The Siluet-Elektro’s film winder is a metal lever that travels through a groove cut into the plastic top plate of the camera, much like Lomo’s Smena Symbol, but the Minsk-made camera lever lacks a plastic cover. BelOMO, perhaps, cut cost corners where they could to save money.
Like the Smena Symbol and KMZs 60s-era ‘compacts’ the Zorki-10 and 11, the camera’s shutter is operated with a shutter lever on the right-hand side of the lens. It’s a great position for a shutter button, but the drawback for designs like this is the relatively long travel which greatly increases the chance of camera shake during longer exposures. The Siluet-Elektro doesn’t have a threaded leader for cable releases, so long exposures are always going to be a challenge. And if you want a self-timer, you have definitely come to the wrong camera.
This being an aperture-priority camera, there are only three possible shutter settings: ‘B’, a flash setting (1/30 and your choice of aperture) and “A” for automatic, the setting the Siluet-Elektro was very much designed for. This automatic function calls for a battery compartment, and the Siluet-Elektro’s can be found on the bottom right side of the camera. The camera originally took a 4RC-53 battery, a type discontinued in the 1980s; a modern equivalent would be four PX625s. The battery not only powers the metering system but also the shutter – no battery, and the camera’s leaf shutter won’t open.
The Elektro signals a slow exposure (slower than 1/30) with the orange light in the bottom right hand corner and overexposure with a red light in the top right. At least in theory. In practice, every working example I’ve found has a blinking orange light even if the exposure’s spot on.
The Siluet-Elektro is a camera Lomography fans will certainly gravitate to. The Triplet lens is sharp stopped down but exhibits a definite lo-fi look around the edges of the frame as it’s opened up; again, familiar stuff to those who might have picked up a Vilia or a Smena camera before.
The Siluet-Elektro I bought in 2017 came ready-loaded with batteries, so as soon as I was out of the camera fair I loaded a roll of Kodak Ektar 100. My mum was over visiting from New Zealand, and we walked from the camera fair in Victoria to the Victoria Tower Gardens near the Houses of Parliament. The bright, sunny conditions were perfect for shooting saturated Ektar, and the Siluet-Elektro’s contrasty lens added further bite. The softer edges are most noticeable on the pics below, shot reasonably wide open. In the pedestrian pic the effects are quite sympathetic – the eye is drawn to the two women in the centre of the frame anyway. I realise that’s a totally subjective view, given that I’m the kind of photographer who likes shooting streets with a Lomo LC-A.
In this shot, the focus fall-off has heavily smudged one of the towers at the Palace of Westminster. This, it would be fair to say, is not the camera for taking group portraits at a wedding, unless the happy couple are happy with some very 1930s contact-sheet aesthetics.
Part of building a collection of cameras is realising which suits different conditions. I decided, on a hunch, to take the Siluet-Elektro with me to India when I got married there later in 2017. Not that I had a lot of time to go sightseeing, but I knew there would be a few islands of sightseeing amid the chaos. Along with a Cosina CX-2, I thought the Elektro would work well with some cross processed slide and some bright Indian sun.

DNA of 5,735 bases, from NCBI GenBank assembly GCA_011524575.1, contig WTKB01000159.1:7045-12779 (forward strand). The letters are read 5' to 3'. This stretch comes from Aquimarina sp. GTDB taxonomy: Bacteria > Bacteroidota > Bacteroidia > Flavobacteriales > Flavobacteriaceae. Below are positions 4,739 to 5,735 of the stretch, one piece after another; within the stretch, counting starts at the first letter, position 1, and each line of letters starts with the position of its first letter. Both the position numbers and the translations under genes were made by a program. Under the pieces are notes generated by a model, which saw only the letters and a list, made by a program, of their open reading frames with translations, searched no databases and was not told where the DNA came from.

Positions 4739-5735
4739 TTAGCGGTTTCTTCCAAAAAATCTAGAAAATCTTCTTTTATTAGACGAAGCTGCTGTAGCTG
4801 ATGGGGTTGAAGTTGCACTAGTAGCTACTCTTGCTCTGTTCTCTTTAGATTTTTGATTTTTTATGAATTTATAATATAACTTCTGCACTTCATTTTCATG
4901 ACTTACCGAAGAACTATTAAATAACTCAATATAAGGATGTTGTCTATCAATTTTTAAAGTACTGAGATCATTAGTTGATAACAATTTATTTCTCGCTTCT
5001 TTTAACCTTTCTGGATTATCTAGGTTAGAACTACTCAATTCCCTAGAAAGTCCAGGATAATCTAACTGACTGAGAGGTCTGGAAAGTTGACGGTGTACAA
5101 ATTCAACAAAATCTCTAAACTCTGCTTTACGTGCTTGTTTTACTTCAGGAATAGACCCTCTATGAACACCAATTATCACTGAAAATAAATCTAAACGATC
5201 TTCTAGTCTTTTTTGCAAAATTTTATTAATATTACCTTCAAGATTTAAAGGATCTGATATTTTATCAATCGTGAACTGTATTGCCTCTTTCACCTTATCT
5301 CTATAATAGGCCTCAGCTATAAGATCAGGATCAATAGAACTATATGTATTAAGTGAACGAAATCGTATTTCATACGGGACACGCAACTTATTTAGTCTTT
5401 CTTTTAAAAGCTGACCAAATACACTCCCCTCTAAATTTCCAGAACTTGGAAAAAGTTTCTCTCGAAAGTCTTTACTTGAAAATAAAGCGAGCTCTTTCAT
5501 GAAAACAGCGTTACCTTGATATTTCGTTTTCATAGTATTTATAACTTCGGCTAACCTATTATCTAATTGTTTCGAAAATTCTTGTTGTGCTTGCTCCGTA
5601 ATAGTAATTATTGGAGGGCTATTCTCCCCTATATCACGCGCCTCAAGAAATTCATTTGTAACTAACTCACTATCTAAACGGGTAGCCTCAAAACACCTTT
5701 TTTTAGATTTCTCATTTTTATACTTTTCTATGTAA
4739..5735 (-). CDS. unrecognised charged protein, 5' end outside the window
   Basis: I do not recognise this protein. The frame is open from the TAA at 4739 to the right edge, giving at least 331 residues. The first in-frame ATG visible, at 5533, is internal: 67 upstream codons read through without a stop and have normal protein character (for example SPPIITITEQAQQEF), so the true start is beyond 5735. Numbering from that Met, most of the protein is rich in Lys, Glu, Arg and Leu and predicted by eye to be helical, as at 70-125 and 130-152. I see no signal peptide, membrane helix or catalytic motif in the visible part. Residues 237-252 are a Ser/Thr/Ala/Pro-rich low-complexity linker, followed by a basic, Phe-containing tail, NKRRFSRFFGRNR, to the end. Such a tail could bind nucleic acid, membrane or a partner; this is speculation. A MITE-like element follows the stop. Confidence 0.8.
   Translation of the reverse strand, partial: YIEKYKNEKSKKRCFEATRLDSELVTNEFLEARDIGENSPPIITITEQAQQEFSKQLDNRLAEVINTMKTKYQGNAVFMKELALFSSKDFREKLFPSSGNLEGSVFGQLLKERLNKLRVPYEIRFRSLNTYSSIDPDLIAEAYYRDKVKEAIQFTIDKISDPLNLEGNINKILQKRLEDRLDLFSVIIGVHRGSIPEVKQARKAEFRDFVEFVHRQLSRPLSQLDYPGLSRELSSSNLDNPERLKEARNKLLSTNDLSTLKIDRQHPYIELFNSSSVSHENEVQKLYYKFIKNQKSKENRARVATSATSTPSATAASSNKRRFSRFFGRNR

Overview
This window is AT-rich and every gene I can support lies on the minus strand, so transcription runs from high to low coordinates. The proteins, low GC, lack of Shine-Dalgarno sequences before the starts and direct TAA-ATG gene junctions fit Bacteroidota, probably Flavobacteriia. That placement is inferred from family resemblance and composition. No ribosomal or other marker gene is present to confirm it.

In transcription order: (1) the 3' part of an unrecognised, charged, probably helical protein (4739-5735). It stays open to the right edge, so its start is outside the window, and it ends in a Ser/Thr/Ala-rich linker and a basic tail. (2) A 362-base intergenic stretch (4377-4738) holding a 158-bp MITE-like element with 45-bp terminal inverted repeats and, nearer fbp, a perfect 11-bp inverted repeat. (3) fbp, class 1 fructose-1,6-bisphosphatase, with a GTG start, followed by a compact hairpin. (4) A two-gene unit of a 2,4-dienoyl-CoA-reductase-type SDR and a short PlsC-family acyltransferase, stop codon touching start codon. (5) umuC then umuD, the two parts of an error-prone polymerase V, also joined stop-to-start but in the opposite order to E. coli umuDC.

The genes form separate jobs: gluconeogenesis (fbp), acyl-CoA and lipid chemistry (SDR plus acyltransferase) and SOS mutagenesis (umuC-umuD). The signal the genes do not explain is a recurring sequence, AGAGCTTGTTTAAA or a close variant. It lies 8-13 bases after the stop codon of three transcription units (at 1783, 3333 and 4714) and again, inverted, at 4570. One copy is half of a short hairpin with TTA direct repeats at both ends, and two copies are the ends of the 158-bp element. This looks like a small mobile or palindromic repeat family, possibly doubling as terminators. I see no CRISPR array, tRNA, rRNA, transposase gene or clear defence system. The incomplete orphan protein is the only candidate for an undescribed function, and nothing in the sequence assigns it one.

And, as it happens, my favourite pics taken with the Siluet-Elektro were shot in Mysore, a historical city a few hours drive away from Bangalore in the south of India. I was particularly pleased with a roll shot around Mysore’s famous Flower Market on a roll of Kodak E100VS, which produces the most spectacularly saturated pictures when its cross processed. In such conditions, the lens’s slightly unreal edge rendition is offset somewhat. Sometimes I want pictures that bring back that shock to the senses from a country like India, and cross-processed slide definitely pushes those buttons.
Not that I’m going to pretend the Siluet-Elektro is a pocketable compact camera like the LC-A. This is not a small camera; it weighs in at around 400g, but it’s more the size. The Siluet-Elektro is a solid rectangle with a prominent lens. It takes up more room than a small SLR like the Olympus OM-1. There’s not strap lugs (another cost saving presumably) and the camera is a real two-hand effort, partly thanks to that long-travel shutter lever. I’ve idly wondered if some kind of 3D-printed grip, screwed into the tripod mount and running to the left-hand side of the camera, might be a nice addition. It would also fit the Vilia too, and there’s certainly no shortage of those.
On one of the last trips out with my original Elektro I loaded it with a roll of Astrum 100, a film packaged in the old Soviet-era Svema factory in the east of Ukraine. This is an atmospheric emulsion and the results I got were impressive.
Since finding that first example at Photographica, I’ve somehow inherited two more: one bought off eBay for a tenner and another kindly donated by Alan Duncan of Canny Cameras, one of the only other bloggers I know who has actually put a roll through this austere automatic. His review highlighted some issues – mostly around film winding problems – that I didn’t encounter.
Alan does describe the Elektro’s viewfinder as “the worst ever made”. I’m not going to say that, but it’s certainly nothing special. There’s no kind of focusing aid – not even the symbols viewable in the corner of the viewfinder.
It’s not as versatile as the FED-50, or as characterful as the Lomo LC-A. It lacks the sharpness of the Smena Symbol’s lens, or the pocketability of the Smena-8. You could argue that it lacks the flexibility of the all-manual camera it was built on, the Vilia, thanks to the limits of its electronic brain. But, like the Vilia, it’s worth putting a few rolls through, at the very least as a salute to the least-remembered giant of Soviet camera production.